A Saturday press conference is in the works for smack-talkers Adrien Broner and Paulie Malignaggi.
A confident, optimistic Dirrell returns to ring after 21-month recovery
Nearly two years after suffering neurological problems from his DQ victory over Arthur Abraham, Andre Dirrell hopes to quickly regain his 168-pound contender status starting with his fight with Darry Cunningham on ShoBox on Friday.
Andre Dirrell had just authored the biggest win of his young career, yet he couldn’t celebrate. He lay on the mat writhing in pain, unaware that he was even the victor.
The Flint, Michigan native out-boxed Arthur Abraham with ease over 11 rounds, but the end came abruptly when Abraham took a cheap shot at Dirrell after the fighter slipped to the canvas. Abraham threw a vicious right hook at the vulnerable Dirrell, ending the fight when Dirrell was deemed unable to continue, a DQ victory awarded to the fouled boxer.
Dirrell (19-1, 13 knockouts) consequently withdrew from the Showtime’s Super Six World Boxing Classic tournament, citing neurological issues stemming from the illegal blow. The 29-year-old speed merchant hasn’t fought since, on the mend now for over 21 months. That will all change on Friday when he makes his long awaited return, as he faces Darryl Cunningham at the Morongo Casino Resort and Spa in Cabazon, Calif. on ShoBox: The New Generation (11 p.m. ET).
“I’ve really enjoyed my career up until the injury and I’m just looking forward to getting in there and showing what I can do,” said Dirrell. “I’m glad the tournament is over and that I can get back in there in 2012. I want to start the rest of my career off with a bang and finish it with a bang. I don’t plan on having any more mishaps for the rest of my career.”
Dirrell hopes to jump right back into the mix after he’s past Cunningham (24-2, 10 KOs), with plenty of big matchups awaiting him in the stacked 168-pound division. One fighter Dirrell would love to take on is undefeated Montreal-based IBF titleholder Lucian Bute, a fighter he feels hasn’t been tested yet.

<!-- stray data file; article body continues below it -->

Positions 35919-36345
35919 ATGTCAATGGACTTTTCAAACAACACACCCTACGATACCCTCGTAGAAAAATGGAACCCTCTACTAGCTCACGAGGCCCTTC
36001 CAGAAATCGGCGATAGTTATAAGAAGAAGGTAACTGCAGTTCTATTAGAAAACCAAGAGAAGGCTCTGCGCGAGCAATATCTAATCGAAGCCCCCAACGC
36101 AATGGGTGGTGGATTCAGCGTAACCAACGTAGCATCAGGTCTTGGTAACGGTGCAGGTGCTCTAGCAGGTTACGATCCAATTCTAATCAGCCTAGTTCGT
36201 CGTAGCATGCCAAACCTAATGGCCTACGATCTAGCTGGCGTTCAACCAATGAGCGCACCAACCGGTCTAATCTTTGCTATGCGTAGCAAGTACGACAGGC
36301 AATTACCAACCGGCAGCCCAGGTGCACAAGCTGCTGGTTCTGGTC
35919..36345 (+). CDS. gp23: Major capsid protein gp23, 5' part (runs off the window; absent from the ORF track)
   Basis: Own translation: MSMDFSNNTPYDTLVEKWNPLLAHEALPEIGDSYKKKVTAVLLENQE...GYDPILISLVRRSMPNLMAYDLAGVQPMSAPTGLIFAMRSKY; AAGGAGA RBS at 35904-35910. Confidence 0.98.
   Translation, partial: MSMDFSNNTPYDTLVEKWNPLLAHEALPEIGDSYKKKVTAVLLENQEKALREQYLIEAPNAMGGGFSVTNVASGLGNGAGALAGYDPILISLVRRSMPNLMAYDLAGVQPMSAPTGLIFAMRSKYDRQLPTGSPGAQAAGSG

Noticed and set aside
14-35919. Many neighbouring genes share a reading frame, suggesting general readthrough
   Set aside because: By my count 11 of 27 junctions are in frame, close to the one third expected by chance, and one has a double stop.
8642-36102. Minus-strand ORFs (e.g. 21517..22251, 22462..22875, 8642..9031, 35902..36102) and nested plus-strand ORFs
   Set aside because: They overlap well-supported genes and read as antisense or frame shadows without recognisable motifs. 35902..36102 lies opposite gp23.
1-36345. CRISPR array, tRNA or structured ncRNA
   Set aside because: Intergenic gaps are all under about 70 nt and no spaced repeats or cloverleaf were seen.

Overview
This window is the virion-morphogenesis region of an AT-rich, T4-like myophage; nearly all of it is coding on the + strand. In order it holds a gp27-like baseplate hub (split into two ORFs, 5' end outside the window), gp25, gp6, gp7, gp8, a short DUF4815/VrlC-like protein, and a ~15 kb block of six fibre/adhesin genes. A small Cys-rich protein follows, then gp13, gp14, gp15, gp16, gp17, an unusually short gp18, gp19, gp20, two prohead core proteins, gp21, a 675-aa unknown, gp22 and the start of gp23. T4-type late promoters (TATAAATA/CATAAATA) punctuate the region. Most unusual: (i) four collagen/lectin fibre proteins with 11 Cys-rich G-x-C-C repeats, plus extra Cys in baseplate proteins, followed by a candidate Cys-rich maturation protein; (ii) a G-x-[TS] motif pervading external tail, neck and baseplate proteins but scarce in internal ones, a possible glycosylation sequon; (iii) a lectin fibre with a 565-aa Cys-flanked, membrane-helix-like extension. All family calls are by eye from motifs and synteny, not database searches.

“He’s fought in his hometown his whole career and fought the same type of fighters,” said Dirrell, a southpaw. “I’m not taking anything away from him. He’s an excellent fighter. He has a great uppercut and a great jab and he’s quick on his feet. But he’s fought B-minus fighters his whole career and I’m not the first to say that. It’s just my evaluation. Every fan wants to see you fight the big dog, whether it be me or someone else.
“Lucian Bute has a lot to prove, but everyone has a lot to prove. But he has been protected and he cannot deny it.”
The fighter known as “The Matrix” has been given a clean bill of health by the doctors and has no concerns heading into his comeback fight.
“I’ve thought about it in my workout sessions but for the most part I’ve put it out of my mind. But once I really started to work out hard and spar it really left my mind because I always just believed I would be where I’m at when I left the sport. My only concern now is putting on a good showing for the fans. I’m not too concerned about any of the problems I had after the Arthur Abraham fight.”
Dirrell’s manager and trainer, his uncle Leon Lawson Jr., also isn’t concerned with the head injury and expects Dirrell to be in top form heading into the new year.
“Sparring went good, training went good, now we just gotta see the end result on Friday night,” Lawson Jr. told RingTV.com. “It’s a process but he’s looking sharp. Everything has been clicking. 2012 is going to be a big year for Anthony (Andre’s brother) and Andre. We’re looking to take over boxing in 2012.”
Dirrell is excited about the prospects of taking over the super middleweight division with his brother, much like the Klitschkos at heavyweight. His brother Anthony made his ShoBox debut one month earlier, an impressive victory over Renan St. Juste. With Andre returning to the mix, he hopes to collect the titles at 168 and dominate the division alongside his brother.
“He’s been right there with me the whole time,” said Dirrell. “We just feed off each other’s energy. I think he should go after all the belts and if I’m in the way I’ll step out of the way; just change to another belt and another dream. There are lots of belts out there and more than one or two out there who have them. We’re both just looking to make a name for ourselves.
“If he’s winning belts and I’m winning belts then it’s all good and we’ll be like another Klitschko. I’m looking forward to all his success and I’m looking forward to mine as well.”
Friday marks the second phase of Dirrell’s career – and he’s hoping it will be the genesis of a legendary run.
“I want to have my name mentioned with the (Manny) Pacquiaos and the Mayweathers,” Dirrell remarked. “Just chasing the titles down. I have a strong, strong desire to become the best that ever did it. As long as I keep my mind set on that I know I can reach a pretty high level.”
Photos / Fightwireimages.com
Mike Coppinger is a regular boxing contributor to USA TODAY and THE RING. He is a member of THE RING Ratings Advisory Panel, the Yahoo Sports Boxing Panel and the Boxing Writers Association of America. Follow him on Twitter: @MikeCoppinger